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With history as his muse, a poet finds new voices

It's puzzling to find two guitar-strumming African-American men in cowboy hats and boots on the cover of a book titled "For the Confederate Dead" -- and that's just the effect that author Kevin Young intended.

"I wanted to complicate the notion of honoring the soldiers," says Young, who in his title poem explores the legacy of the Confederacy with more sympathy than bitterness or mockery.

Complications in history animate the new book of poems by Young, 36, a Belmont resident and author of four previous collections of poetry. In "For the Confederate Dead," published by Knopf, he re-imagines the past through the voices of newly freed slaves after the Civil War, a travelogue by Booker T. Washington, and an homage to 18th-century Boston poet Phillis Wheatley.

As a poet retelling history, Young follows in a tradition that dates back to Homer. His use of language and willingness to weave together seemingly unrelated stories take him far outside the neat time lines of textbooks -- a perspective especially relevant in a post-9/11 world, with people struggling to understand the context for war and terrorism.

"Poetry tries to take the long view, seeing beyond the moment," says Young, who divides his time between the Boston area and Emory University in Atlanta, where he is a professor and curator of the Raymond Danowski Poetry Library.

Writing about history presents a different challenge for Young, whose three previous books have focused more on other forms of art. He riffed on film noir in "Black Maria," blues in "Jelly Roll" (a finalist for the National Book Award), and the artwork of Jean-Michel Basquiat in "To Repel Ghosts." He has also edited anthologies of blues and jazz poems, plus "Giant Steps: The New Generation of African-American Writers."

"Black Maria," which tells the story of a down-and-out private eye and a femme fatale cabaret singer, is being turned into a stage play premiering Feb. 1 at the Providence Black Repertory Company . Director Donald W. King took an immediate interest in adapting the book after he read the first few poems while standing in the aisle of the bookstore at Brown University.

"The poetry is brilliant -- filled with double entendres and a depth of meaning," King says. "It's wonderful to be working with this kind of language on a daily basis." King adds Young managed to create fully realized, emotionally charged characters. The script's first reading moved some audience members to tears.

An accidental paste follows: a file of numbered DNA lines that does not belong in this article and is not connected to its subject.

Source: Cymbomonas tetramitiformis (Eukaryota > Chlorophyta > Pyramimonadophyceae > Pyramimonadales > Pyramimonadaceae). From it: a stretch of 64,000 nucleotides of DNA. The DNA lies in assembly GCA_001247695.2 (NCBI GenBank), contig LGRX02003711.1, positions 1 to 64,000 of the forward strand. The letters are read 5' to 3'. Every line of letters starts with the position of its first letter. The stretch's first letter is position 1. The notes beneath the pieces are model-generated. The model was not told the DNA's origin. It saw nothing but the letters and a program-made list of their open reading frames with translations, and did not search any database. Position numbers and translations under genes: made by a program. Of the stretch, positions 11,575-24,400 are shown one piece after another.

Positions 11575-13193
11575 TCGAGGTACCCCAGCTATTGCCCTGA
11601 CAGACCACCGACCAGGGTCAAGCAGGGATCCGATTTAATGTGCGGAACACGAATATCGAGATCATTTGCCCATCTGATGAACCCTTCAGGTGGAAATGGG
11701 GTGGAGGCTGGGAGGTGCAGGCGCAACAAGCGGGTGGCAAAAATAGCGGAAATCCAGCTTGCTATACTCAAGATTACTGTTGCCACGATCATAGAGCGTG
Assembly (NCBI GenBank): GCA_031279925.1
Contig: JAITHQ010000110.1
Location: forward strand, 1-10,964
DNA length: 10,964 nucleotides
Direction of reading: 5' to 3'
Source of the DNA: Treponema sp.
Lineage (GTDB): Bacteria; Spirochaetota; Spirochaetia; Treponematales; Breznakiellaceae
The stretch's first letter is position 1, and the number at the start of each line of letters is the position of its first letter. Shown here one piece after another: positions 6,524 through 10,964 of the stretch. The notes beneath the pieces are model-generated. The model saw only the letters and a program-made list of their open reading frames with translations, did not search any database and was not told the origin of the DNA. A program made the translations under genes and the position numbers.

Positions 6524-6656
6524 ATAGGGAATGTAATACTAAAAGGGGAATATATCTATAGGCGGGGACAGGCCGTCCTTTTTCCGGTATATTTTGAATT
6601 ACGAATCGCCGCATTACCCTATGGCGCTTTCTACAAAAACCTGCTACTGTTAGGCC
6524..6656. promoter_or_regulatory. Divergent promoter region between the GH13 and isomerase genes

"For the Confederate Dead" gives Young a chance to create characters from history -- including an assassin he decided to name Jim Crow. "Nativity" explains: "Known by four score/& seven names, Jim Crow/was born/with a silver bullet/in his hand." This "bitter ballad" gives a chilling perspective on the laws that once ruled race relations in the South.

"When you give voice to people, you get inside history," Young says. "Individual moments and personal experiences become larger than themselves."

Nicodemus, a real Kansas settlement for newly freed slaves after the Civil War, gave Young the setting for another series of poems by a fictional narrator. In "Earth," he says: "That first year heaven/must have hated us, sent/grasshoppers, drought,/then ice & snow that glazed/our one tree, flat-footed light/glaring back."

In writing these poems, Young says, "I had to think about what it takes for someone to move to a place they have never seen -- mostly on a hunch and a dream, and a plot of land. It links to the American dream of people making it on their own."

The author does not confine himself to America in "For the Confederate Dead." In the poem "Guernica," he travels to Spain, where he reinterprets Picasso's painting in light of news about a lynching. Another section of the book takes him to Africa, where he grieves the untimely death of his friend, Philippe Wamba.

Young spent much of his childhood in Kansas but lived briefly in Boston during the Blizzard of '78. He returned to Boston to attend Harvard University, left again, and resettled here two years ago when he married Kate Tuttle , an academic editor. The couple's son, Mack, is 4 months old. Young's mother, Azzie Young, now lives in Boston, too, and is president and CEO of the Mattapan Community Health Center .

Young's home is lined with early editions of books by eminent African-American authors, including James Baldwin, Gwendolyn Brooks (subject of an elegy in his book), and Ralph Ellison. The 75,000-volume Danowski Poetry Library, where he is curator, "is like a playground for me," he jokes. That collection includes original first editions of books by William Carlos Williams and Marianne Moore, plus the papers of authors, including Lucille Clifton , who selected Young's first book for publication.

Young hasn't yet named a theme for his next collection. Instead he is looking forward to his book tour and to seeing "Black Maria" on stage. "It's fun to see your characters come to life," he says.

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